The news perhaps comes as no surprise: Elaine Stritch at Liberty, the popular, one woman-show with one set and minimal costume and lighting demands, has returned its Broadway investment.
The Neil Simon Theatre production, which closed its limited run on May 27, was capitalized at $1.25 million.
At Liberty began life as an Off-Broadway outing at the Public Theater last fall. Widespread praise and a demand for tickets catapulted the production to Broadway, where it began performances Feb. 6. Stritch gave the last regular performance of the autobiographical show on May 26. The May 27 show was a benefit for the Actors' Fund.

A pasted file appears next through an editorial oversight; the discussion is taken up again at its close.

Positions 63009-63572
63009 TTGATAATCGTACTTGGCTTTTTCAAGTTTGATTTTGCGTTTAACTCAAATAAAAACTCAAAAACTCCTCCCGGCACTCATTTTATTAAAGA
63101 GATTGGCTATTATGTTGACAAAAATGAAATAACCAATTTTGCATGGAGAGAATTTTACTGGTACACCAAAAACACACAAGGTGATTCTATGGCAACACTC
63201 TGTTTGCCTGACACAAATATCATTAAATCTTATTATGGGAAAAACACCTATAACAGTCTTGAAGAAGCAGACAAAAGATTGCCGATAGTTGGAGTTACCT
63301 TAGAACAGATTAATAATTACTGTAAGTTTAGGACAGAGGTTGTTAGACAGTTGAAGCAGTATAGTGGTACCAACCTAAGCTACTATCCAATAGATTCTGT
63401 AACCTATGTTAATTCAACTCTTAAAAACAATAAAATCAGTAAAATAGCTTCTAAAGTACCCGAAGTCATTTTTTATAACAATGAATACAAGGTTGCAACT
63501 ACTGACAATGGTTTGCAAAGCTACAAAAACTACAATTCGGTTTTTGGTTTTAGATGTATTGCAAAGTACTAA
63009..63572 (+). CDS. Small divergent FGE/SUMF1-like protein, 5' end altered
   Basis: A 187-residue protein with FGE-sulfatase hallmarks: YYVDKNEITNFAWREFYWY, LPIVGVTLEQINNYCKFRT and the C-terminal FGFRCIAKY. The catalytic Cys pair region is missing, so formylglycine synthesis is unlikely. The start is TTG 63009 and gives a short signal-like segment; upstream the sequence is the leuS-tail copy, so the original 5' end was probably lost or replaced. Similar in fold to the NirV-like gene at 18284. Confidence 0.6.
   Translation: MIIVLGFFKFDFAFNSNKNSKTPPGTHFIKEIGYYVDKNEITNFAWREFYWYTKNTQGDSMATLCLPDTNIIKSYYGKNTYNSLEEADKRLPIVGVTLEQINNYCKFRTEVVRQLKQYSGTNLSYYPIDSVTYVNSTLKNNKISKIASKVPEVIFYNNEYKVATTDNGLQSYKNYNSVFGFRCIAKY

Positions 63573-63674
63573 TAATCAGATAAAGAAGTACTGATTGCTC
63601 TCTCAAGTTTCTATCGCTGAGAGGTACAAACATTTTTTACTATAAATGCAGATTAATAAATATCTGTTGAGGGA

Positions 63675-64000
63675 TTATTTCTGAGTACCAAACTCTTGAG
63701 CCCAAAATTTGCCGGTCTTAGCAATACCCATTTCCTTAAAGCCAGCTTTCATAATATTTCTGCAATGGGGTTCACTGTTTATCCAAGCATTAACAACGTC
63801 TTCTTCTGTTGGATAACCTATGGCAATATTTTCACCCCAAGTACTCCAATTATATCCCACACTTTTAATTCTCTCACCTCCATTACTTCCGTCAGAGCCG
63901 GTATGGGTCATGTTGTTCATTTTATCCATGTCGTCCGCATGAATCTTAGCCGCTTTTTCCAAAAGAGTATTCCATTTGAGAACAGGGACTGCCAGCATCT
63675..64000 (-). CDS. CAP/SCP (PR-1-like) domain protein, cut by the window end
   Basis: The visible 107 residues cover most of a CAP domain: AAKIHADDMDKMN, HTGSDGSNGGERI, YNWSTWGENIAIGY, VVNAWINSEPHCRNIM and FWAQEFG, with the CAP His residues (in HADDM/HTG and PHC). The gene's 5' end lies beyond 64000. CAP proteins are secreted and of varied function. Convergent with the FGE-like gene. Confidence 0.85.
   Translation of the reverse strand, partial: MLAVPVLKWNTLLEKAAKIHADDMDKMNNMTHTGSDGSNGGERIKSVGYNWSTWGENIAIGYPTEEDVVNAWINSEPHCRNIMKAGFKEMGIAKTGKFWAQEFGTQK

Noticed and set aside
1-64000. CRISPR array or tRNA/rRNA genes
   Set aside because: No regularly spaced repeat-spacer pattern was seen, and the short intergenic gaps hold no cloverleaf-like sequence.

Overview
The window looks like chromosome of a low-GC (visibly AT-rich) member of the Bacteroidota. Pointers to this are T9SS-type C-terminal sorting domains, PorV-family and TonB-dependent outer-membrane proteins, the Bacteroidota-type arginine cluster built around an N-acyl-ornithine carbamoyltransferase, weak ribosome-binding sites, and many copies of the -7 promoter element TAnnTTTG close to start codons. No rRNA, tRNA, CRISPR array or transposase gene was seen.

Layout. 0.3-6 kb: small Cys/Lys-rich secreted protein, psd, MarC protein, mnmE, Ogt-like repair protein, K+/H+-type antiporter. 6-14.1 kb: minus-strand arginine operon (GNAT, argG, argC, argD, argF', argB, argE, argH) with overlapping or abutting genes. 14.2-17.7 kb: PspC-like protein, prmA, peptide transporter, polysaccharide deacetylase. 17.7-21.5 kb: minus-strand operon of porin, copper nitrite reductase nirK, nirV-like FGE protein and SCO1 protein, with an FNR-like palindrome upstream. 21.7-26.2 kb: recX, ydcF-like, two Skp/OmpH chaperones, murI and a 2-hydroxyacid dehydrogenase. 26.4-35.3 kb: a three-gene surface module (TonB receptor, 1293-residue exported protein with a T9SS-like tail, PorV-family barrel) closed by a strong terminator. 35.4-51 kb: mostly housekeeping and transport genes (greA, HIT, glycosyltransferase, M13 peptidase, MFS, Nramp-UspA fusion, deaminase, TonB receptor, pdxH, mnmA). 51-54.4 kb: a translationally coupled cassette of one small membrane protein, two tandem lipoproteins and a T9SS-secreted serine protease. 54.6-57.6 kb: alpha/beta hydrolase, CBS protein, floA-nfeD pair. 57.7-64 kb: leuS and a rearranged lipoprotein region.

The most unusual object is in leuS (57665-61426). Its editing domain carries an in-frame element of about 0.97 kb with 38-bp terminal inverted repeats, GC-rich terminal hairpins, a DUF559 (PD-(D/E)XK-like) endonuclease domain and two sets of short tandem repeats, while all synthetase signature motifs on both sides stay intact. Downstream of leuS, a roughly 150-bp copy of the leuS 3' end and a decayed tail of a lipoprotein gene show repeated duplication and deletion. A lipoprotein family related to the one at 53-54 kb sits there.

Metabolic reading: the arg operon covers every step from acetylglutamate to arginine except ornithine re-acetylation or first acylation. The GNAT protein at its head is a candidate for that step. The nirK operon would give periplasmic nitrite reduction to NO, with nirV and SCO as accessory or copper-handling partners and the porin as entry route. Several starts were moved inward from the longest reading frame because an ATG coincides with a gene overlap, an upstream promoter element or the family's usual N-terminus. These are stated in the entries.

Stritch, now 77, commenced her long season of praise and adulation on Oct. 26, 2001, when At Liberty—which was "constructed" by New York drama critic John Lahr, and then "reconstructed" by Stritch, and directed by George C. Wolfe—began previews at the Public Theater's Newman Theater. The show was quickly identified as one of the best and most tantalizing attractions of the year. It was also the fall's most highly sought after ticket; the Off-Broadway run, which extended three times, sold out. It finally closed on Jan. 13 and then reopened at Broadway's Neil Simon on Feb. 6. And then began the onslaught of prizes, awards and honors (most of which Stritch did not pick up in person, opting to preserve her strength for the nearly three-hour show; she sent actress Claudia Shear to claim her Tony Award nomination). All told, she won: an Obie Award; a special citation from the New York Drama Critics Circle; The Distinguished Achievement Award in Musical Theatre from the Drama League; a Drama Desk Award for Outstanding Solo Performance; a Drama Desk for Outstanding Book of a Musical (sharing with John Lahr); a Lucille Lortel Award for Unique Theatrical Experience; an Outer Critics Circle Award for Outstanding Solo Performance; and a Tony Award nomination for Special Theatrical Event. She is considered a heavy favorite for the last.